Veteran Voices of the Central Coast -
Col. Philip J. Conran


When Phil Conran was about seven years old gathering hay at his childhood home in West Hartford, Connecticut during WWII, a twin-engine bomber flew low over the field. He was so impressed by it that from that moment on, he became interested in the military and the Air Force.

“I always wanted to become a pilot,” Conran said.

Conran didn’t waste much time working to make his dream a reality. At 16 years old, he joined the Connecticut Air National Guard. He then joined the Air Force ROTC at Fordham University in New York City, graduating as a second lieutenant.

At flight school, he graduated 18th of 62 in his class while checking out in the T-34, T-28, and T-33.  At the time, he wasn't interested in making the Air Force a career so he selected helicopters training to allow him to get as many certificates as he could. Those classes would pay off later.

Joining PCVF
Conran has been involved with the Pierre Claeyssens Veterans Foundation for about seven years and is the current board chair.
When asked why he joined the organization, he said, “I thought the mission was laudable. I felt there were positive results coming from what they did. I like that they encompass a variety of work and are not dedicated to just one war.”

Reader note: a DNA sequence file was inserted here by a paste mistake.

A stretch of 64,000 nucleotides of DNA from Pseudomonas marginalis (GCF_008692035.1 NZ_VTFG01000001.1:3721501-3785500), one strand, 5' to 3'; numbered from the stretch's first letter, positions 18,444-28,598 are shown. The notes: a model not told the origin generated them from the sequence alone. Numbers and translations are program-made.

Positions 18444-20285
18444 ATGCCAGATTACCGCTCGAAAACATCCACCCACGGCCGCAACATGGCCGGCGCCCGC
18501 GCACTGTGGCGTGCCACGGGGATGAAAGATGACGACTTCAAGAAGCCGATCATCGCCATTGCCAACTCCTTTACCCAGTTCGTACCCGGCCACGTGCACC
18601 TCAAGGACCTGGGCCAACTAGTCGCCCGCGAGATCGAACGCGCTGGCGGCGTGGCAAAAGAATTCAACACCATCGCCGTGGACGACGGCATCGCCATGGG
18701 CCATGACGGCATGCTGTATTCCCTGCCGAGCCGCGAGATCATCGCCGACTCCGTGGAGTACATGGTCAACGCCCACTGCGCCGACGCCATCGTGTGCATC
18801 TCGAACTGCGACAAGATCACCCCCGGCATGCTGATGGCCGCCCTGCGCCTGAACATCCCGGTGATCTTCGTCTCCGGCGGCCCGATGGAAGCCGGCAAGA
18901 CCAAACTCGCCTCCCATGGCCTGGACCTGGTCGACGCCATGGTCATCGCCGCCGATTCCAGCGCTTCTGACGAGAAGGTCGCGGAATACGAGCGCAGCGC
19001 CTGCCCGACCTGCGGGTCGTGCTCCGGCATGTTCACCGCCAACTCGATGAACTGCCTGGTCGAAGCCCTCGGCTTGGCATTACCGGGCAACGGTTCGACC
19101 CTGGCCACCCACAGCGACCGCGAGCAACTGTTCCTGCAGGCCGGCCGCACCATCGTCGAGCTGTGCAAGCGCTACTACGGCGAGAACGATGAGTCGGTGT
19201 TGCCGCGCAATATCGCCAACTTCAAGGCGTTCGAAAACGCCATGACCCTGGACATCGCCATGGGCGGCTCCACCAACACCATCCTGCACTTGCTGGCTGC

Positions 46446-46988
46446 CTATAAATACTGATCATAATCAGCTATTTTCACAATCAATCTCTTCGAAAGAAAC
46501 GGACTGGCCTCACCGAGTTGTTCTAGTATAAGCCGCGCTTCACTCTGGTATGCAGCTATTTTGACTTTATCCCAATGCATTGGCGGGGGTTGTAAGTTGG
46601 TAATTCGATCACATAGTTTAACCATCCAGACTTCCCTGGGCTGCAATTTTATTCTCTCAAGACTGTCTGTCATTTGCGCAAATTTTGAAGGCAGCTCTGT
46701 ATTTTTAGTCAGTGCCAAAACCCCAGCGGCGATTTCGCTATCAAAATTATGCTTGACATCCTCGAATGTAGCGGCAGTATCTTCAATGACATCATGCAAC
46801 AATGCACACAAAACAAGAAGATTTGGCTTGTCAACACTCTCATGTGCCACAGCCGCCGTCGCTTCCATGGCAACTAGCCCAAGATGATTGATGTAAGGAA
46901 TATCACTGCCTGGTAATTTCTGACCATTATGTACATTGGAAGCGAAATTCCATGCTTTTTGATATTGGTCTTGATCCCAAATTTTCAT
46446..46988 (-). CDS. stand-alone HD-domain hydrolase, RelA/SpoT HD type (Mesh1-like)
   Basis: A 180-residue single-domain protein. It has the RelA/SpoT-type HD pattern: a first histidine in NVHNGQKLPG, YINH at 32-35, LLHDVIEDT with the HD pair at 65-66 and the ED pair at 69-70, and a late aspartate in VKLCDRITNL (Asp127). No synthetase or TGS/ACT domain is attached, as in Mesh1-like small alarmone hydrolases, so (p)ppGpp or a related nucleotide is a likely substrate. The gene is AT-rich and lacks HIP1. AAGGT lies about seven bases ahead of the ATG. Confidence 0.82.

For Conran, Pierre Claeyssens’ motto of “Never Forgotten” is key as he knows all too well the ultimate price that some pay for the freedom we have in the U.S.

The Vietnam War
In 1968, Conran was assigned to Nakhon Phanom Royal Thai Air Force Base in Thailand as a helicopter special operations pilot.  On October 6, 1969, while inserting some indigenous troops in Laos with four other troop carrying helicopters and one rescue helicopter, the lead helicopter was shot down.  

Conran took command of the mission while two fighter aircraft attempted to neutralize the enemy forces.   After the rescue helicopter commander declined to attempt a rescue, Conran chose to put himself in harm's way and attempt to rescue the downed crew members even though he felt there was minimal chances of making a successful landing.

While on final approach, his helicopter was hit numerous times, knocking out his servos and shattering his cockpit windows, but he continued the approach knowing the downed men would not survive without additional troops.  

Once on the ground, enemy fire soon rendered his helicopter inoperable.  Conran spent the next six hours directing overhead fighter support to eliminate the enemy forces while also gathering ammunition, equipment, and food from the downed helicopters.  During this period, he continually exposed himself to enemy fire and was wounded in his left leg.

 “I feel I am alive today because Philip Conran risked his life to put the extra troops on the ground to help us defend our position,” wrote his fellow serviceman, Col. Claret Taylor, in a letter.

For his actions on that day, in 1970, Conran received the Air Force Cross – the highest award the Air Force can give. Prior to that, he received a Purple Heart, the Airman’s Medal and four Distinguished Flying Crosses for actions in Vietnam.